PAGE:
As the viewer squints, disoriented, at the screen, C-3PO waxes philosophical about his inability to fully enjoy Life Day, and Princess Leia gives a dull monologue full of words like “life,” “hope,” “love,” and “life,” concluding with “This is the promise of the Tree of Life.” Finally, we get the big pay-off, as Leia sings a big, stupid Life Day son, set very roughly to the tune of John Williams’ original Star Wars theme. Some sample lyrics:

A day that brings the promise that one day we’ll be free

To live, to laugh, to dream, to grow, to trust, to love, to live, to be!

I’m thinking this was not exactly penned by Cole Porter. Maybe it’s awkwardly translated out of Shyriihook?

Somehow, the special continues even after she finishes singing. We get Chewbacca taking an extended look back at his own life, allowing for liberal repetition of clips from Episode IV. Then the Chewbacca clan returns to its home, where they sit together around a table filled with glowing objects. Just look at all that crass commercialization of Life Day. And at long, long last, the credits roll. Never was there a sweeter feeling than experiencing two hours of unmitigated torment and knowing that it’s finally over. Also, having a list of ending credits is like knowing who to blame. In fact, there’s a fun game Ashley and I played.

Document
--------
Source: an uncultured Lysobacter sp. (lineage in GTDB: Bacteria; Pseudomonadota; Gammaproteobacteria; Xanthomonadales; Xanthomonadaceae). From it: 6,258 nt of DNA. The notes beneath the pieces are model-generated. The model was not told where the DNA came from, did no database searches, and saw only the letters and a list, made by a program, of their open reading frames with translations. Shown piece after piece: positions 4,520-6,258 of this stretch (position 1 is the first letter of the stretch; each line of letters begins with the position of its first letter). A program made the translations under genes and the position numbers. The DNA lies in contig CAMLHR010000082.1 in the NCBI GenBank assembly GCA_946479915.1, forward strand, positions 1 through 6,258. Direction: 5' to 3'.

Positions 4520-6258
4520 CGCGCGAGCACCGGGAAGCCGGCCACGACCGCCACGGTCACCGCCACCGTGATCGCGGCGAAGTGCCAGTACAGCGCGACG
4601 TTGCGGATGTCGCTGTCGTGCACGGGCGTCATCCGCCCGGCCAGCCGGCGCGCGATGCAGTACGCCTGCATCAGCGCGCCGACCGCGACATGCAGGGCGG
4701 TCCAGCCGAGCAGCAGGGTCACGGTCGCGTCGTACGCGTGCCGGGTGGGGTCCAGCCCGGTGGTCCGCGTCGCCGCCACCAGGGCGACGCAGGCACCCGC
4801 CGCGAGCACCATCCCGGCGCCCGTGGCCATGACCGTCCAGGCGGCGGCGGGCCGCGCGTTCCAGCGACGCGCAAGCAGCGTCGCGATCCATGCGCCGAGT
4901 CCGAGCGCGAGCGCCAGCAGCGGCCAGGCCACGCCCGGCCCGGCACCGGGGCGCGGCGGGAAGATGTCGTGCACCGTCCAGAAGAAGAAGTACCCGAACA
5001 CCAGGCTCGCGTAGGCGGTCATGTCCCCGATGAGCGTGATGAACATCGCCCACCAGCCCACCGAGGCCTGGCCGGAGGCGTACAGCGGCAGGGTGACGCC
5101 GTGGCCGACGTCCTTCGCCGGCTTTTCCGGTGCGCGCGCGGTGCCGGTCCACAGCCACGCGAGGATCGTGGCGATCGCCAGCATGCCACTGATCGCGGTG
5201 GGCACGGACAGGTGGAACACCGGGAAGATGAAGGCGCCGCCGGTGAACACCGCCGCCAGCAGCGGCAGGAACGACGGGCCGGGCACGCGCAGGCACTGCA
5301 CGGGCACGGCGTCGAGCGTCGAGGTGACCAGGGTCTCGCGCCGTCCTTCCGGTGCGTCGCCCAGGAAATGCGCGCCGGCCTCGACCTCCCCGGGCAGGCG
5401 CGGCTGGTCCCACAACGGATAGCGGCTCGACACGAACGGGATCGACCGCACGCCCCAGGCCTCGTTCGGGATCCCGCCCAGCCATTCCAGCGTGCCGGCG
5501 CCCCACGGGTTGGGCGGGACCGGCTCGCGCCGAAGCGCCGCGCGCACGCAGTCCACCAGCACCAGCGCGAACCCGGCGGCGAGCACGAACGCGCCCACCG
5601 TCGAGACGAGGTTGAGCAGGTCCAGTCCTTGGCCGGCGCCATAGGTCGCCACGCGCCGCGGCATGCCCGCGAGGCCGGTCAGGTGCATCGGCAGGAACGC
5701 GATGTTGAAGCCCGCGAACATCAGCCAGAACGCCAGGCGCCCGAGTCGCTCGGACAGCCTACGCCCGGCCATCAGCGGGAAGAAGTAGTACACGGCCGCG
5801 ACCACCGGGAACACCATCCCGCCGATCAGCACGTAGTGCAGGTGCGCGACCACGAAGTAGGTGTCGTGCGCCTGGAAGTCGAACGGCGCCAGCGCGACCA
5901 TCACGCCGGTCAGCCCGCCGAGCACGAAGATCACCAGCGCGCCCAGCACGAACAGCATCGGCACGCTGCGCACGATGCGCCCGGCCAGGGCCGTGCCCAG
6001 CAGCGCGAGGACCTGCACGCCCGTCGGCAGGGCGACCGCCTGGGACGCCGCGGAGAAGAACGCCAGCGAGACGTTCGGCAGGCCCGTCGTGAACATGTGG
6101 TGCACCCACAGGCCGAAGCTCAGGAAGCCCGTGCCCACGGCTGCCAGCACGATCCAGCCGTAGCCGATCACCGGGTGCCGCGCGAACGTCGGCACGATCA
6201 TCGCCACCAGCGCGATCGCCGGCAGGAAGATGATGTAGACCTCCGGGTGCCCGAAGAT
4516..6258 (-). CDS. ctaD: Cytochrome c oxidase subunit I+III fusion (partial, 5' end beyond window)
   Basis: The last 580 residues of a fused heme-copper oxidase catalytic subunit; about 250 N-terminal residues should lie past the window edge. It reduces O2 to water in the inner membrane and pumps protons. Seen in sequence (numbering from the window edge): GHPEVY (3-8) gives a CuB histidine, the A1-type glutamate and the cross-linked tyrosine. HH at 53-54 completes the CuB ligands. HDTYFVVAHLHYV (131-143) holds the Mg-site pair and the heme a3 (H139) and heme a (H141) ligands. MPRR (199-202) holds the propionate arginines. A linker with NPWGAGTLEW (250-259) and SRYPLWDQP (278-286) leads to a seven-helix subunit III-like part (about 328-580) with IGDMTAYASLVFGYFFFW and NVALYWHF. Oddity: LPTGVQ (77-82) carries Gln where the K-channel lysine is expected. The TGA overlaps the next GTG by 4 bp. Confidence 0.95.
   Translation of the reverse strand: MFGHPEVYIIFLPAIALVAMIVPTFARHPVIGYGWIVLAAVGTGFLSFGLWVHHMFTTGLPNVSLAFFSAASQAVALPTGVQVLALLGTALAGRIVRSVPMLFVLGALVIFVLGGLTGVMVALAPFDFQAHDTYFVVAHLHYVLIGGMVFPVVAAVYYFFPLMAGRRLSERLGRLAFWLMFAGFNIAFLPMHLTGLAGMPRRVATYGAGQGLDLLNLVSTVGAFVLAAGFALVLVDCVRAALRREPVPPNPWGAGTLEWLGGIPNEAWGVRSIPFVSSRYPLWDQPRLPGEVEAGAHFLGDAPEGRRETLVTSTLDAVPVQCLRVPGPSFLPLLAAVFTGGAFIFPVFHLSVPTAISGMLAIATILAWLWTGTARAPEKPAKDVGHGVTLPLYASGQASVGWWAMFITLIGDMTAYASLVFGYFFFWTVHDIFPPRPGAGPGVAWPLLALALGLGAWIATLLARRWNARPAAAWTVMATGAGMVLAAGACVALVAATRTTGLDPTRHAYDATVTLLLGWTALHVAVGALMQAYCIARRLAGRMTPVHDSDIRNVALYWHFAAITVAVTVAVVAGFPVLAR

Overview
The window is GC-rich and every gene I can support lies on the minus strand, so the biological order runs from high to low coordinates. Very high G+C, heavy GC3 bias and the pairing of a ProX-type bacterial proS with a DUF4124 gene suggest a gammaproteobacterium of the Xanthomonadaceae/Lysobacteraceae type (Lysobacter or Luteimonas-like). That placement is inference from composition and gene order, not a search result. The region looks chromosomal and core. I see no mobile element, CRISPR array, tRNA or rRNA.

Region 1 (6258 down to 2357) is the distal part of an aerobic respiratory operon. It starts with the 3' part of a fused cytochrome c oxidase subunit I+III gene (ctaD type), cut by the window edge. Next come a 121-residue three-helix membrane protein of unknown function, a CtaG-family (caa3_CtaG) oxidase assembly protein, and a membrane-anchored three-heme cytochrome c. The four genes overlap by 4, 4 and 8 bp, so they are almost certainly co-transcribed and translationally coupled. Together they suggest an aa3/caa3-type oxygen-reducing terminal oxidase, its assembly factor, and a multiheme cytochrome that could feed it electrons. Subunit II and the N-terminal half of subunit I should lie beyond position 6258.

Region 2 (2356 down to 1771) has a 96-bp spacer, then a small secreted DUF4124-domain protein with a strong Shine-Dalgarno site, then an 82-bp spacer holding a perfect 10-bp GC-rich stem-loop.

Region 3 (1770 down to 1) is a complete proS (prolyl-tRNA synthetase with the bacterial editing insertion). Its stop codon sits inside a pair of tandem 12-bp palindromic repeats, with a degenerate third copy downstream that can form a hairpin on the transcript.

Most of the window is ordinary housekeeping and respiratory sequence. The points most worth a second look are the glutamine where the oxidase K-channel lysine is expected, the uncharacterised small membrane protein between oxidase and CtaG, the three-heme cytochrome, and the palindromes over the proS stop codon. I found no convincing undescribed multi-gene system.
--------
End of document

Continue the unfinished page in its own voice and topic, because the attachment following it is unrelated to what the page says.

Director Steve Binder, shame on you!

Songwriter Mitzi Welch, shame on you!

Assistant art director Leslie Parsons, shame on you!

Choreographer David Winters, shame on you!

Script supervisor Sheila Lauder, shame on you!

You can do this for quite a while. In fact, by itself, it’s far more enjoyable than every second of the special itself. Sure, maybe these people were just doing it for the money. But I don’t see how that excuses participating in such an overwhelmingly atrocious venture. Hopefully they don’t make a mistake that egregious again, but even so… for shame. You too, hairstylist Evelyn Trimmer. That said, I will now try as hard as I can to block the whole damn experience from my memory. Maybe I’ll accidentally forget my sophomore year of college too. I don’t care; it’ll be worth it.

If you’re up for a better-than-miserable Christmas experience, there’s always the classics. Like Santa Claus. The Mexican one, from the ’50s. As featured on MST3K. OK, maybe the movie itself sucks, but there’s nothing like Mike and the bots singing and enjoying space snow to put you in the holiday mood. Alternatively, you can turn to Christmas music like Jonathan Coulton’s dystopian carol “Chiron Beta Prime,” or better yet, an entire movie full of suitably dark Christmas-y songs: Henry Selick’s The Nightmare Before Christmas.

Happy holidays, from Pussy Goes Grrr!